Wednesday 22 May 2019

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Cork Independent

Bia Sasta

A celebration of a titan of Cork and Irish food

Wednesday, 15th May, 2019 4:30pm

It is not often that I can be dragged away from an episode of ‘The Great British Menu’, but when you get invited to attend the inaugural memorial lecture to celebrate the life of Mrs Myrtle Allen you make an exception.

The lecture coincided with the gifting of the written archives of Myrtle to UCC, spanning almost fifty years of writing articles, recipes and diaries. The event was booked out and the crème de la crème of the Irish food world was in attendance.

Rory and Fern Allen (her son and daughter), both heavily involved in Ballymaloe, spoke about their mother in such a loving way, ensuring that we saw the person behind the famous face.

Little anecdotes thatmade us laugh were told, like when she was writing a recipe she cooked until it was perfect which meant her family got it served about six times in a row!

Food giants like Ross Lewis of Chapter One spoke about meeting Myrtle when she started EuroToques in Ireland and shared his own admiration for this small giant of a person. He even created the term ‘myrtling’ showing that Myrtle foraged before it became a fashion serving it in her restaurant. You could feel the love for her from every word Ross shared with us.

John McKenna explained that Murtle Allen created the template for Irish food success while the grand dame of food writing, Claudia Roden not only shared her own food memories from her childhood but also how she met our Myrtle.

She reminded us that recipes are shared to keep people in mind and the story of people left in the past.

Regina Sexton, food historian at UCC, spoke about how honoured she was to be trusted with the archives and how she is looking forward to seeing it being used in future by students, scholars and historians.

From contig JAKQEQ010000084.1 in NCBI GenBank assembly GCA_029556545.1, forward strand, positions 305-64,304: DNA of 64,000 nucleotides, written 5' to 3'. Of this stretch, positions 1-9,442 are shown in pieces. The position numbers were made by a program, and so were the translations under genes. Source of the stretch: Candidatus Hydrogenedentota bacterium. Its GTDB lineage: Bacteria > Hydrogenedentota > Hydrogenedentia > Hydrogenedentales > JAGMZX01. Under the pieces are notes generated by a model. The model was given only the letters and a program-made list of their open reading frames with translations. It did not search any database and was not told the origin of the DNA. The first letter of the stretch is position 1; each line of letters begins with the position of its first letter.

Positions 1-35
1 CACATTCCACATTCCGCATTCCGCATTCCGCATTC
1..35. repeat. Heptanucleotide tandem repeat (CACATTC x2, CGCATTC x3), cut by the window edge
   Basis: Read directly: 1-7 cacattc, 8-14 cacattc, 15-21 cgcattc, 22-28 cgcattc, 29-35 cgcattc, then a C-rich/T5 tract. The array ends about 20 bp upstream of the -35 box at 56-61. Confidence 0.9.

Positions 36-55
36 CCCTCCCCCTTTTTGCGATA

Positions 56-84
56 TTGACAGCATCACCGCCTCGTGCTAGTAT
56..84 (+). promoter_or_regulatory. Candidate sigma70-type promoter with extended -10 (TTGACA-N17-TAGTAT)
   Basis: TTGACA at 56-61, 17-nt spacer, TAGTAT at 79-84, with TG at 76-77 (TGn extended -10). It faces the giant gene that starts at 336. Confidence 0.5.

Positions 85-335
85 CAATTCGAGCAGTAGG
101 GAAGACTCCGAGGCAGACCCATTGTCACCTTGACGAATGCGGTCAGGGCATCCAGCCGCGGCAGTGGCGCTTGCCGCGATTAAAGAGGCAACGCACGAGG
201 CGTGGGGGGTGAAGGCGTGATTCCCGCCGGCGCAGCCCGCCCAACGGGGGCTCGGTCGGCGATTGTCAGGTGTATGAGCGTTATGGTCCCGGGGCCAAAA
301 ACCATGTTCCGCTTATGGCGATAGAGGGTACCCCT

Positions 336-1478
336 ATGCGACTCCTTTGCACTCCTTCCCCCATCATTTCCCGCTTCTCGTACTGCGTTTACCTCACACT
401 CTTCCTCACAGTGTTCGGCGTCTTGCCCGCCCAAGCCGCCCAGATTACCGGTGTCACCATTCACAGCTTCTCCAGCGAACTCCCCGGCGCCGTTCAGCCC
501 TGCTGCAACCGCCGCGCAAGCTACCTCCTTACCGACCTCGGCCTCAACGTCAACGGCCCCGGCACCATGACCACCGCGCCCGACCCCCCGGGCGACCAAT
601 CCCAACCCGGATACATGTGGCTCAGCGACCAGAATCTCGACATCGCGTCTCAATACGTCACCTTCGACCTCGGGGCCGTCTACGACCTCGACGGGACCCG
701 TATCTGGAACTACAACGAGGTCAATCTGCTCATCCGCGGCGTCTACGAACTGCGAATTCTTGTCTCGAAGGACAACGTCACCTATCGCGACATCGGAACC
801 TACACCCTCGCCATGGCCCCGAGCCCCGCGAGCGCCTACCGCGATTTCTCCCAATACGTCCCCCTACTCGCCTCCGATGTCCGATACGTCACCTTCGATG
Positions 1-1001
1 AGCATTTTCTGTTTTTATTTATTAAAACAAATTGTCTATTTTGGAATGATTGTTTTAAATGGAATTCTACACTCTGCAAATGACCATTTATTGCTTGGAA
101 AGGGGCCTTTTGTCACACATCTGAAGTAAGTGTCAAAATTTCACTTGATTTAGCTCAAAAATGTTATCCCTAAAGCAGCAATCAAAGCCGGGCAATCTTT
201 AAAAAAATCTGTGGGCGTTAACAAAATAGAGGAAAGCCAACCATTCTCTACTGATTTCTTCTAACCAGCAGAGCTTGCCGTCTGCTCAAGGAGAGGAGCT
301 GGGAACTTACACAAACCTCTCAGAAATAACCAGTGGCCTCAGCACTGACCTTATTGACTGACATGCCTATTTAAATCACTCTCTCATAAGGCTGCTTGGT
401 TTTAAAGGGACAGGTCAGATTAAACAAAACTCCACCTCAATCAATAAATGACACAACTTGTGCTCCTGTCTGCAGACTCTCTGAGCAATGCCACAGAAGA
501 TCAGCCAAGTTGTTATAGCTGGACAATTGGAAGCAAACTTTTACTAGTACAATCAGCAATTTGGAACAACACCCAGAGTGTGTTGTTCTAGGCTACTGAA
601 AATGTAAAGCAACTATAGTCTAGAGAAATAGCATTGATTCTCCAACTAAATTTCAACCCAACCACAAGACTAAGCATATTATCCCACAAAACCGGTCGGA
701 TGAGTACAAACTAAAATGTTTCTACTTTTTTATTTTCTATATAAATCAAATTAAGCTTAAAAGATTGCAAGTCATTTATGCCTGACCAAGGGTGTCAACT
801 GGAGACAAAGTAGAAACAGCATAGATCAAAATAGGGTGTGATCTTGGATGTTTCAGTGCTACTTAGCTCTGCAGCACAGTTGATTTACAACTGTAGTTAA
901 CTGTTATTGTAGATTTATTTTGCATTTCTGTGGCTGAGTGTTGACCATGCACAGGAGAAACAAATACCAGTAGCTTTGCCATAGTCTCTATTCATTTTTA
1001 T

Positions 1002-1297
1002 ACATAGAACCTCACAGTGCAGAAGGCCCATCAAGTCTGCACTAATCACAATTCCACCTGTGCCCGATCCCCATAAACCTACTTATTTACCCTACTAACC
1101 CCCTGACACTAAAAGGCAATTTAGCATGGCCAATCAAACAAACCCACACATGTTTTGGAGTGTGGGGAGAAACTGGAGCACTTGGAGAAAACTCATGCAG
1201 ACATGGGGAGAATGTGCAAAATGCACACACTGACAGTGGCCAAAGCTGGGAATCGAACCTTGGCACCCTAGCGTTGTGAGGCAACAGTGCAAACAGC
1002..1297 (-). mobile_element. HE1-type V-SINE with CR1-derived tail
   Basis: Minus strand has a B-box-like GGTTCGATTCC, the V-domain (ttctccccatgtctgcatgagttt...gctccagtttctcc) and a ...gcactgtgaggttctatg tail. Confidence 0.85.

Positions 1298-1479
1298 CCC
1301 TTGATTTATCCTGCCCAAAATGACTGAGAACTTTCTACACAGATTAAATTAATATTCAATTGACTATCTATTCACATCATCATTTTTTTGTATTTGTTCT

I am sure some of the archive will be used during the Irish Food Culture diploma course, which starts in September.

Has Myrtle Allen created Irish food culture? You are forgiven if you yelled a big fat yes – she certainly started it and was a huge influence on food producers, encouraging farmers to create good and clean food that she could buy of them to use in her kitchen.

Ballymaloe today is still a great supporter of local producers and I am sure some smaller producers have only started because Myrtle and her family encouraged them.

Celebrating the life of Myrtle Allen was easy to do and sitting amongst people like Caroline and Eddie Robinson (Caroline started the Cork Free Choice Consumer Group many years ago), Justin Green of Ballyvolane House, Claire Nash, Isabelle Sheridan, Ruth Hegarty, Kevin Ahern, Avril Allshire-Howe (Rosscarbery Black Pudding), Pat O’Connell, Rory O’Connell, Ruth Healy (Urru) and so many more – it showed that Myrtle Allen meant different things to many people but all were united in the love, respect and admiration we all had for this small giant of a lady.

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